The plot thickens.   In flies another crow.   Caw, caw, caw.  “Hey, guys, what’s going on?”   For a few minutes the two corvids work together trying to break the eagle’s resolve.  They fly directly over the eagle when he tries to eat some fish.  No success for anyone.  Neither the eagle nor the crows get even a bite.  Crow number two leaves in disgust.   “Oh heck,” I can almost hear him sigh.   “I am sick of this.   These bozos are never going to share.   I am out of here.”   Unnoticed by the feuding pair he leaves for less controversial places.

Two hours pass.  I keep watching.   Other campers come by for progress reports.   There is no progress.   The crow does not convince the eagle to give over the fish or even to share it.  The eagle cannot beat off the crow without slacking his grip on the fish and possibly losing the booty.

Just as I think that this stand off might go on for the rest of the day the eagle rises up and, expanding his enormous wings, flies off toward the nest the fish dangling from one talon.  The crow wastes no time in following.   I think this is the end of the story, at least as far as I can observe, but from the west the black form of an immature eagle jets toward the departing pair and joins the chase.   All three disappear into the clouds for a few minutes and then return to the evergreen tree.

Now there are two eagles and a crow.  Eagle the Younger sits beside the “fish grasping” adult while the crow continues harassing from the branch above.  I am convinced that the immature is there to support Eagle the Elder, perhaps to make sure that the baby eagles have a seafood meal today.   This is not what happens.   I know nothing about avian motivation.

The two eagles sit side by side, unresponsive to the crow ruckus.   Perhaps Eagle the Younger is making reassuring sounds that I don’t hear,  “I’ll watch him while you take a bite.”   His intentions are much less cooperative however.   Within minutes he makes a sudden move toward Eagle the Elder, jumping heavily onto his back.   The fish falls to the ground.   Eagle the Younger drops swiftly after the fish claiming it for himself.   The original pair fly off empty handed.   They had argued, plotted, postured and schemed for hours but in the end neither got the fish and the hungry babies were not fed.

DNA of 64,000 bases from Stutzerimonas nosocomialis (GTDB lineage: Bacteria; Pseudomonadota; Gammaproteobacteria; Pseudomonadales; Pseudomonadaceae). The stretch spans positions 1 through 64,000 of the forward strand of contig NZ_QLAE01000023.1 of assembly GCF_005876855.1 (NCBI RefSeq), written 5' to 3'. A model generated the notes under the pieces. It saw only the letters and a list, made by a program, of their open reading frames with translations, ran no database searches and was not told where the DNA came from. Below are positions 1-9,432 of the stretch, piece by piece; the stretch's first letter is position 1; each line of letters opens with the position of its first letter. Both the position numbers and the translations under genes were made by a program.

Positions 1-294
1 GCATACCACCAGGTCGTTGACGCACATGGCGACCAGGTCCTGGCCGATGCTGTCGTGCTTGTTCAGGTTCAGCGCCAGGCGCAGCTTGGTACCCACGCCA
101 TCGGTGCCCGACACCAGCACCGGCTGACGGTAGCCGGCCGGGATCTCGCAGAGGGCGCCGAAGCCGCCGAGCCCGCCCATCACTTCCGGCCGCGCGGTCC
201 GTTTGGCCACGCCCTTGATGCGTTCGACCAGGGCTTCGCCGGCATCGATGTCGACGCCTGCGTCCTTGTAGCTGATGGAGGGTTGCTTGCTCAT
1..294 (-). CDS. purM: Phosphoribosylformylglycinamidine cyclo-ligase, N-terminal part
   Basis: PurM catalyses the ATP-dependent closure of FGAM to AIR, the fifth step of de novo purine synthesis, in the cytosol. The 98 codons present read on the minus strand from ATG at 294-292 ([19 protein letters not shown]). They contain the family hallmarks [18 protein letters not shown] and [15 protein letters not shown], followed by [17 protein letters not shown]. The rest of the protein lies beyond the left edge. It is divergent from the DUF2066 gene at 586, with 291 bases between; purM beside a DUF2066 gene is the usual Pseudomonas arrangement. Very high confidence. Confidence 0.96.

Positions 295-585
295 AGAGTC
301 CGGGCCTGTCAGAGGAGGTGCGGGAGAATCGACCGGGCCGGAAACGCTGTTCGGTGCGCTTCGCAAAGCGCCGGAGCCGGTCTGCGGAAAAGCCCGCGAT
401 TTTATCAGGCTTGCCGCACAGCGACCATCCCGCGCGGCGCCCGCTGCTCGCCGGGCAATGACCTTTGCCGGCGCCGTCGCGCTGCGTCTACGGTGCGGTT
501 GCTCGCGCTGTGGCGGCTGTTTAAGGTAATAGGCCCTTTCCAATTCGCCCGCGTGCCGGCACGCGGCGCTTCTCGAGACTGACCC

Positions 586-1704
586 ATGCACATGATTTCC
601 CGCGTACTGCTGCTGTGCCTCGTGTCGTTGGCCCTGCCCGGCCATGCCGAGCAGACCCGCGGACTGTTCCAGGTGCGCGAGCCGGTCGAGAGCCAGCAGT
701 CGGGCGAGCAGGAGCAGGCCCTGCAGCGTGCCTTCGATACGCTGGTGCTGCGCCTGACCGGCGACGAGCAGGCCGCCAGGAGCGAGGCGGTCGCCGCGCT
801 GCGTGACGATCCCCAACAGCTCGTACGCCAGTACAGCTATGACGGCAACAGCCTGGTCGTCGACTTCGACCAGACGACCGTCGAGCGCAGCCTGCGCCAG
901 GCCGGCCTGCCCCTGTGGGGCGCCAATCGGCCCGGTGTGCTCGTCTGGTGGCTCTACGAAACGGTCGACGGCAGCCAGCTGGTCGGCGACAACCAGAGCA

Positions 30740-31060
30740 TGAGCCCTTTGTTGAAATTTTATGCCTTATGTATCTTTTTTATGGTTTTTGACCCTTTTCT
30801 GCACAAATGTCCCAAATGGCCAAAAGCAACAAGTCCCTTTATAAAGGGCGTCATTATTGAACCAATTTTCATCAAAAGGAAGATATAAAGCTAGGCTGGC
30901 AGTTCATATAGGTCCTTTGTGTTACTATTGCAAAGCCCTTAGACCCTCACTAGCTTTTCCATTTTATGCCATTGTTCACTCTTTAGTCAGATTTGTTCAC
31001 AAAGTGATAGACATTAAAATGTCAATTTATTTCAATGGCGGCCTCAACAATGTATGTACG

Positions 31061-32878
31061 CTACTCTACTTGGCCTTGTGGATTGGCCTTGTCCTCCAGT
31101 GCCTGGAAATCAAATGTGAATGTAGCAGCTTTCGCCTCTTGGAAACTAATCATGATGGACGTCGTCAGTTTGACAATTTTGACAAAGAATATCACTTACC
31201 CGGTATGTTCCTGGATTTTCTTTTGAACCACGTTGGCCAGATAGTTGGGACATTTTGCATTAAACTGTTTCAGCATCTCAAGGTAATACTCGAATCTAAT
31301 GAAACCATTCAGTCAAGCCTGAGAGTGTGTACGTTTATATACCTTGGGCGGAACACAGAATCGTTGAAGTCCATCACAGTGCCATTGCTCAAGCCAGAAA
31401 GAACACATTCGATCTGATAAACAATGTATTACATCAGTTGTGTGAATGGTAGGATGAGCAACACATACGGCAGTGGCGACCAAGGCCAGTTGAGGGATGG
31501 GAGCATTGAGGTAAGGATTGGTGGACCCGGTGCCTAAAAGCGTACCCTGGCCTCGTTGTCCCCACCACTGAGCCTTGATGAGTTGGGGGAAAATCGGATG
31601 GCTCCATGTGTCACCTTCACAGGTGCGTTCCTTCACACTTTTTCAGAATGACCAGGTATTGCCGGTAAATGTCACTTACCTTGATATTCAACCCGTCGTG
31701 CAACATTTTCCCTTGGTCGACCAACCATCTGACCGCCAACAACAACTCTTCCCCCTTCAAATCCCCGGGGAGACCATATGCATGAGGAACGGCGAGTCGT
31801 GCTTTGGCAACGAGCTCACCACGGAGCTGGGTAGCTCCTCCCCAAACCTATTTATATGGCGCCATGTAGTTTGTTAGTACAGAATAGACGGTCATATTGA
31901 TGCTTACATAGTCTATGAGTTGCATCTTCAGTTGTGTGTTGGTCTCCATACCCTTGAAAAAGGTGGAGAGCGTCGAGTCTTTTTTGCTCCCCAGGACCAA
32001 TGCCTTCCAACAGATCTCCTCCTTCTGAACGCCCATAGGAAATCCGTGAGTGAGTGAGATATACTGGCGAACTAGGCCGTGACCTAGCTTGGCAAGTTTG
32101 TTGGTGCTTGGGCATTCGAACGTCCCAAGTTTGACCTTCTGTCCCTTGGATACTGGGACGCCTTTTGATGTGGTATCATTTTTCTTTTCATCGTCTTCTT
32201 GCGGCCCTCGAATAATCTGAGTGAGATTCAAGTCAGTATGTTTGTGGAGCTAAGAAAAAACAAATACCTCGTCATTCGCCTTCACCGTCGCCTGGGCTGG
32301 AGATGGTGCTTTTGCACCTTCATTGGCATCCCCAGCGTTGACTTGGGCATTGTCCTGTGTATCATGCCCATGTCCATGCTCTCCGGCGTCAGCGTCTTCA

With my attention relieved of imminent drama I think again of those eight powerful men at the G8 conference.   I wish I could tell them about the eagle and the crow.   I wish I could explain to them that by holding on to all the wealth they may lose it in the end.   Just as the fish was too much for either eagle or crow, wealthy nations cannot possibly use all their wealth.   Just as the birds seemed concerned with their own needs while ignoring those of others, so do some humans grasp at luxuries and equity while others starve and die.   Being selfish does not bring compassion and peace to the world.   Columbia University’s Professor Jeffery Sachs of “The Earth Institute” claims that if the 2005 G8 conference reaches out to poor nations by canceling their debt, increasing aid for basic needs and creating just trade laws, extreme human poverty will be eliminated in twenty years—just one generation.

The right thing to do is clear to me when I think of it in terms of eagles, crows and a fish but for politicians issues are often complex and the obvious is obscured.   For hungry individuals their needs are as straightforward as their starving bodies and their dying children.   Time is running out.   I hope our leaders will do the right thing this year.   By next year it may be too late.

Margaret H. Parkinson
Seattle, Washington 2005

Postscript: Don’t be like the “visiting crow” and turn away because the cause feels hopeless.   Take action. Go to HYPERLINK "http://www.one.org" www.one.org to bring pressure on the G8 members.